- While Garcia is done for the year, the Cardinals are hopeful that Chris Carpenter can return in July, according to Scott Miller of CBS Sports. Carpenter, who looked all but certain to retire just two months ago, is up to 80 pitches in his intense bullpen sessions. He's yet to face hitters, writes Miller, but there's an outside chance that he could be in the rotation prior to the All-Star break.
- "Let the debate begin," writes ESPN Chicago's Jesse Rogers, referring to the split opinion among fans on whether or not the Cubs should sign or trade Matt Garza. It's not immediately clear whether or not the Cubs will try to retain Garza, Rogers adds.
- One NL scout who was watching Garza's start against the Pirates last night texted Danny Knobler of CBS Sports and said, "I'd take him NOW." Knobler notes that the scout was half-kidding, as Garza hasn't proven his durability yet, but the right-hander carried a no-hitter into the fifth inning against the Buccos last night.
The Red Sox and Scott Boras haven't discussed an extension for Jacoby Ellsbury so far this season, sources tell Rob Bradford of WEEI.com. The outfielder will be eligible to hit the open market after the 2013 campaign.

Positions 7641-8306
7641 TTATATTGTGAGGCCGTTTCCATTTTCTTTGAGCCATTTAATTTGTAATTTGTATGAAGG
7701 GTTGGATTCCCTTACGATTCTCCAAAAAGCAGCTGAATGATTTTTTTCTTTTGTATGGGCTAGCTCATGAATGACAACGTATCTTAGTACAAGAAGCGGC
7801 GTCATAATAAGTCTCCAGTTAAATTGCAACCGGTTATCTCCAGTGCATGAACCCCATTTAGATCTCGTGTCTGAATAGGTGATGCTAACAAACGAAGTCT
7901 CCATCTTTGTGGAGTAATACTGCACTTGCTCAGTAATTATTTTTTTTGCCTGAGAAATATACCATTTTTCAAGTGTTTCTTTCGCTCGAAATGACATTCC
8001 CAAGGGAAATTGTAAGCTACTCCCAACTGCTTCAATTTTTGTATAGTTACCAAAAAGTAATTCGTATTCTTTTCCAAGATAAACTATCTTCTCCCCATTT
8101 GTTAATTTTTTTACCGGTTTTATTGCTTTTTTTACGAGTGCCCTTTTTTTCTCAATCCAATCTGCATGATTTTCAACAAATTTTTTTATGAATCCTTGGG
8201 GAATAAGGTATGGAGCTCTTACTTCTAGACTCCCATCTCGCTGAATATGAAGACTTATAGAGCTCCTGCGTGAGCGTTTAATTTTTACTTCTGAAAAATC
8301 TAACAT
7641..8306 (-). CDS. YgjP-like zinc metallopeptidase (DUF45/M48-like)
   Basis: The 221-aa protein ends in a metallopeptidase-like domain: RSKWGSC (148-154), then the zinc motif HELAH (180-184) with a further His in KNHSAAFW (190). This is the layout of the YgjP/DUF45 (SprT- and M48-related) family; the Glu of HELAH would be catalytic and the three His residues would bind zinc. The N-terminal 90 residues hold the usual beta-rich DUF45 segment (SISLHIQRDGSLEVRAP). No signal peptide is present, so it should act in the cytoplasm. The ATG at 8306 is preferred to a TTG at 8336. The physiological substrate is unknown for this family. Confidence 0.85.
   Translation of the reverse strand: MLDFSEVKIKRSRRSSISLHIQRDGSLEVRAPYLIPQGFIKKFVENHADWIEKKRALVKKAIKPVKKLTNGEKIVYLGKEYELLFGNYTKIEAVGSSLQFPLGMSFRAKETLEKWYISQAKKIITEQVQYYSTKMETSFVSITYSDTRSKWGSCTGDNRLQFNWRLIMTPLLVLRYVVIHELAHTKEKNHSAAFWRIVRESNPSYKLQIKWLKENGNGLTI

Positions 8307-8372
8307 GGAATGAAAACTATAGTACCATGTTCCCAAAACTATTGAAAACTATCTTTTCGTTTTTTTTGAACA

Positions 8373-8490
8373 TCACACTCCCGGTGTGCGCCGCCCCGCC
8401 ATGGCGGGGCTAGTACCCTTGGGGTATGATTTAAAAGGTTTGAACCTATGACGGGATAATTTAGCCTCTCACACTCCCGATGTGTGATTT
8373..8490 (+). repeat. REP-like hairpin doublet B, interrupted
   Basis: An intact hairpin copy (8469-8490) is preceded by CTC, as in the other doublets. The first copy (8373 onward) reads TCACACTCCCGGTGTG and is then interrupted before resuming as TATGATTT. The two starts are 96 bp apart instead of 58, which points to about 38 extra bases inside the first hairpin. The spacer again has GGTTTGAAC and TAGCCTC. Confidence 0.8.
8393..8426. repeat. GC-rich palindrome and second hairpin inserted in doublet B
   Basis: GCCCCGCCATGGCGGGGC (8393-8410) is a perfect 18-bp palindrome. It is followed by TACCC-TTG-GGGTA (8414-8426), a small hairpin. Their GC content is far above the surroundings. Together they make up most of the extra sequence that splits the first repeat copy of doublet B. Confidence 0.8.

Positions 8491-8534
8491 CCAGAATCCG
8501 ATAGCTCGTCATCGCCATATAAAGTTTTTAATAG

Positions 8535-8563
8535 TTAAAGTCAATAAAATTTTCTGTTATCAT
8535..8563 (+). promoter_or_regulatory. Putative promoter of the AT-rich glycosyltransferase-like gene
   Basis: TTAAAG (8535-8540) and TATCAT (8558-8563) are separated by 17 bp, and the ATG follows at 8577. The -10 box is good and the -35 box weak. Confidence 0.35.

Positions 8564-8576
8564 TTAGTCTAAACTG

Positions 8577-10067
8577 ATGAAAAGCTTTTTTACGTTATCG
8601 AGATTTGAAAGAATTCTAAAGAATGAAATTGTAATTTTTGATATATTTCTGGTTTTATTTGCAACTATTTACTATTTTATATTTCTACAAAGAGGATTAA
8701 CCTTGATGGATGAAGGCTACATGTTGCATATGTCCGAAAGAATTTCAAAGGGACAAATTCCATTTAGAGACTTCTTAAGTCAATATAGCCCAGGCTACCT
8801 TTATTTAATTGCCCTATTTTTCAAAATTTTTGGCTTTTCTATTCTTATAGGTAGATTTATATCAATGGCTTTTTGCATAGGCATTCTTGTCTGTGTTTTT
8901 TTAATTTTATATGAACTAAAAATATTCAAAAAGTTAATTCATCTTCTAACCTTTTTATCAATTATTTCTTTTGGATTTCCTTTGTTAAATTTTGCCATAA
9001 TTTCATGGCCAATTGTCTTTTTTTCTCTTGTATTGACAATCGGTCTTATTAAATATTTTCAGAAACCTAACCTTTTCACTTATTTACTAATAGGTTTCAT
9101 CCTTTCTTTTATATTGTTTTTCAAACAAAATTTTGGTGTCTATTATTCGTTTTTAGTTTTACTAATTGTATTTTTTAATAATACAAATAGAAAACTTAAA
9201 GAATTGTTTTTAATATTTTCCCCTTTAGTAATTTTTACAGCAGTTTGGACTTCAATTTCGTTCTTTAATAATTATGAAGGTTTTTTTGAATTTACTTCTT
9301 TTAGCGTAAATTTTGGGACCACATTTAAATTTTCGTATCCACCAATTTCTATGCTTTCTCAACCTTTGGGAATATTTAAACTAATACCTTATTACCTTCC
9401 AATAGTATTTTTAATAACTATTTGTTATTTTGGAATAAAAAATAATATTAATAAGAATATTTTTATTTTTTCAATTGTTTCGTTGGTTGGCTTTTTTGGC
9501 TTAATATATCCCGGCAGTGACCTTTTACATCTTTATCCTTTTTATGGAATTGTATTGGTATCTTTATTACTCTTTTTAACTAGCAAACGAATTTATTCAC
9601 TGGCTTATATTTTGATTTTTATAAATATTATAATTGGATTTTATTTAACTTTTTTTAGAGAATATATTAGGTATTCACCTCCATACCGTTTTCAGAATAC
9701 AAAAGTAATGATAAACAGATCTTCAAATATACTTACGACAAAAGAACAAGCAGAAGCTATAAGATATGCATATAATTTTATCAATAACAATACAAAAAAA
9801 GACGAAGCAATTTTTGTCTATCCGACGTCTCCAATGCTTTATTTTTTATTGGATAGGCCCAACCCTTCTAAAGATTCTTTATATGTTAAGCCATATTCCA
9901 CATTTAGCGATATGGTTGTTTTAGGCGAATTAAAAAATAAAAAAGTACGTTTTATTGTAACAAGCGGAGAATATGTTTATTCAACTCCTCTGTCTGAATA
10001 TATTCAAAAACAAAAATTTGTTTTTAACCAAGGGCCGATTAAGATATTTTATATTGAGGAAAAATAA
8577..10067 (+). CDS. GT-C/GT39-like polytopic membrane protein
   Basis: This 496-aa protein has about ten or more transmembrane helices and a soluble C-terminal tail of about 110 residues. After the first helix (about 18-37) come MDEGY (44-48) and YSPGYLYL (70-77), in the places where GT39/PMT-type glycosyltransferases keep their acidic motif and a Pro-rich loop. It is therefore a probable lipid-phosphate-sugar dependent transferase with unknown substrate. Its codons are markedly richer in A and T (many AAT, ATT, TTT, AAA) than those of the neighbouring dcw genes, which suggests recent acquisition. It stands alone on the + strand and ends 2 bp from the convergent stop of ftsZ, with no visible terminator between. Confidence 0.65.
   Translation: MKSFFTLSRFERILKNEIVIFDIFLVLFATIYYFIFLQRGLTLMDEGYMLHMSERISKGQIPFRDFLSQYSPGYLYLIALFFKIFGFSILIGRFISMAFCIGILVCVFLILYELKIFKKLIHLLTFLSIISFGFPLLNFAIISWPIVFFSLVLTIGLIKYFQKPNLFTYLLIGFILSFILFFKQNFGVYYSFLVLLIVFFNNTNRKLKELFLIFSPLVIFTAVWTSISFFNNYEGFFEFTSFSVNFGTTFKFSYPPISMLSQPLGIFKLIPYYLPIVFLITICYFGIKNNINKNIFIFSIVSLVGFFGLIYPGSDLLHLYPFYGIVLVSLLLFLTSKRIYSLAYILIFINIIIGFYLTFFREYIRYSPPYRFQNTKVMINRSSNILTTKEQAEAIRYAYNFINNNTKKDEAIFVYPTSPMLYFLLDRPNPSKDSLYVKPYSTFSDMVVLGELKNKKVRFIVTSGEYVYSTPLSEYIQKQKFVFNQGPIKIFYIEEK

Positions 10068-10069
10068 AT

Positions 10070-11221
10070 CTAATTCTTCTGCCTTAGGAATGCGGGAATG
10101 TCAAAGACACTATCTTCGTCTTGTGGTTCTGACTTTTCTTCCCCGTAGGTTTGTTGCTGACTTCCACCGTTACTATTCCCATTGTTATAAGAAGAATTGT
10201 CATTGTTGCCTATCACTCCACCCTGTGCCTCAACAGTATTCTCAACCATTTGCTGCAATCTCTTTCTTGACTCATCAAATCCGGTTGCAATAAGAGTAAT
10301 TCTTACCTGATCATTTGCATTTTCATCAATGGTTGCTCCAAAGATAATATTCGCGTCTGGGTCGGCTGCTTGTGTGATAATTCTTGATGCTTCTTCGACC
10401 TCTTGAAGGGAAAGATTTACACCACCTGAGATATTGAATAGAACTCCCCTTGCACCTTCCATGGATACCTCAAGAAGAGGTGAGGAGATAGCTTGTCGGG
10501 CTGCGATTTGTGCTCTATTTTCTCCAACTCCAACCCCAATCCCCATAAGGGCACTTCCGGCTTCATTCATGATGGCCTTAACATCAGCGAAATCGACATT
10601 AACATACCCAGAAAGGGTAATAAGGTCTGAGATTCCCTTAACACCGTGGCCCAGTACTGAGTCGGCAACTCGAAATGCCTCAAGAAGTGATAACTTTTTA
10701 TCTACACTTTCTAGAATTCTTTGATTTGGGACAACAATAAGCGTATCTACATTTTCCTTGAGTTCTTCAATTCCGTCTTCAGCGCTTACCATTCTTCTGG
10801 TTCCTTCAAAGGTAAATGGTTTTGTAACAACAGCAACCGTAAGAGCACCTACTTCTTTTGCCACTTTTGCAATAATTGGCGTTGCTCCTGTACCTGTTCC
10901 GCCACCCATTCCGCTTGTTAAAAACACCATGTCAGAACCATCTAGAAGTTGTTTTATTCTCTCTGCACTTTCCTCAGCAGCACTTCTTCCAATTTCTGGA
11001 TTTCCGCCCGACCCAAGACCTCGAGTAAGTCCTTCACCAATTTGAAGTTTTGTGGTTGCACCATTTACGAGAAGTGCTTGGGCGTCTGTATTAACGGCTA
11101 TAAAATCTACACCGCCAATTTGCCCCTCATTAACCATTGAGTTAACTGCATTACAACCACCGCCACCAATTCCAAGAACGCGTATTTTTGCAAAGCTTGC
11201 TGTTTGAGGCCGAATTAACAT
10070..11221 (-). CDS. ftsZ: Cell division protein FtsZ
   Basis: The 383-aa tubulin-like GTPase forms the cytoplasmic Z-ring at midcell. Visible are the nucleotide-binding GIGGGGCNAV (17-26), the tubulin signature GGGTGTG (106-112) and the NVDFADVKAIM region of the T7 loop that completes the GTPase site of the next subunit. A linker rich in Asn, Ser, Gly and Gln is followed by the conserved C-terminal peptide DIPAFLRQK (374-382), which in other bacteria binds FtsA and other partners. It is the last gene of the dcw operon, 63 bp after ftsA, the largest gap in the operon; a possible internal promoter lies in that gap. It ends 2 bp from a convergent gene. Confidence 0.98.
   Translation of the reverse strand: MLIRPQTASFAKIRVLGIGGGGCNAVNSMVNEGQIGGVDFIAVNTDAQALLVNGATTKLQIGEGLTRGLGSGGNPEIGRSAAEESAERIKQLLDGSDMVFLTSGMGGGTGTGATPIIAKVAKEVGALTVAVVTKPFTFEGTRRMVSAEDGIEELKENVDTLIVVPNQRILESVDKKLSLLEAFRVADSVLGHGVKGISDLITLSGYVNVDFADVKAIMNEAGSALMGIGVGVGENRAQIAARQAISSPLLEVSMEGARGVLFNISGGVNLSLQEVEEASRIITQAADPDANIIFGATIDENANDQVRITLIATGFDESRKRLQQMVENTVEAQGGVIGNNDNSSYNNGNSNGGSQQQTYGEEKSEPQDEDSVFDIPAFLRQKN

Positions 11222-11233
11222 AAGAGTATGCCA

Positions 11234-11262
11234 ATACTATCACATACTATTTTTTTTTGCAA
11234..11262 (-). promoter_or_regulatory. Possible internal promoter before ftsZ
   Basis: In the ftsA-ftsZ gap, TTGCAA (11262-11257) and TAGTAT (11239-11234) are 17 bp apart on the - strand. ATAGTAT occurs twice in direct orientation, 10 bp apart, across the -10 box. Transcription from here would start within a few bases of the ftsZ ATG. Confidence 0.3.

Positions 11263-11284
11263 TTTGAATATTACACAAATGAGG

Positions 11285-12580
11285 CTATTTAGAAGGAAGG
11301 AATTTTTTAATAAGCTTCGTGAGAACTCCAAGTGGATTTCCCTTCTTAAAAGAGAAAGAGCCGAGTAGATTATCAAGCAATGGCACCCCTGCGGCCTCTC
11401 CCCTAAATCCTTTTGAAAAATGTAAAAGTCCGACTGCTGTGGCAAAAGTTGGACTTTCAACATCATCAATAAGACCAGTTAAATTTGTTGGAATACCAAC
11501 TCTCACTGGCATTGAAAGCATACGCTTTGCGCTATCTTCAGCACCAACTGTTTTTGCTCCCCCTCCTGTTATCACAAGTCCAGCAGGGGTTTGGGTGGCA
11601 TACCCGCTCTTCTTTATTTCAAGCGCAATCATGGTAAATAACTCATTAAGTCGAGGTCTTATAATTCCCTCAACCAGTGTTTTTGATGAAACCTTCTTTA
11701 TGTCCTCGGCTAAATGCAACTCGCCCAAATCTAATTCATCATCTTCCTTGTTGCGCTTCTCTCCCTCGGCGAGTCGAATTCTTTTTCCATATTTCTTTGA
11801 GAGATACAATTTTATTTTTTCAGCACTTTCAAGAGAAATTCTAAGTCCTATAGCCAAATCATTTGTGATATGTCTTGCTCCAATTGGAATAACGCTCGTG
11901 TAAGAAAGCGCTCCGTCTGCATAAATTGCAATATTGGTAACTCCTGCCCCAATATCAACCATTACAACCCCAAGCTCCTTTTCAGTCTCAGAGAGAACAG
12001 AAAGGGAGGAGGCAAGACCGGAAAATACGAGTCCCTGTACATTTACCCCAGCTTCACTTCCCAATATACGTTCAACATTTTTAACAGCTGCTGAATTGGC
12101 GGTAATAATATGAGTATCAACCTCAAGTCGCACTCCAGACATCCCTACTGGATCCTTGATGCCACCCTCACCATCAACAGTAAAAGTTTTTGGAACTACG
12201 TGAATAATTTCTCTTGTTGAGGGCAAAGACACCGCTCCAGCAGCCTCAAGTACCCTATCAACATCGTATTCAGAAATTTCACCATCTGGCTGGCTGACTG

Ellsbury is earning $9MM in his walk year after going through his final arbitration-eligible offseason. The outfielder is off to a slow start through 45 games this season, and some have openly wondered if the distraction of his impending free agency is partly responsible for his .242/.307/.335 slash line.
The 29-year-old, who ranks third on Tim Dierkes' free agent power rankings, will have to pick things up if he hopes to cash in this winter. Ellsbury is hoping for a repeat of his amazing 2011 season where he hit .321/.376/.552 with 32 homers and 39 steals with a career high 732 plate appearances. ESPN's Buster Olney recently wrote that it would "be a crusher" to Ellsbury if he continues at his current trajectory, noting that he could have pushed for a $100MM contract with a return to those 2011 numbers.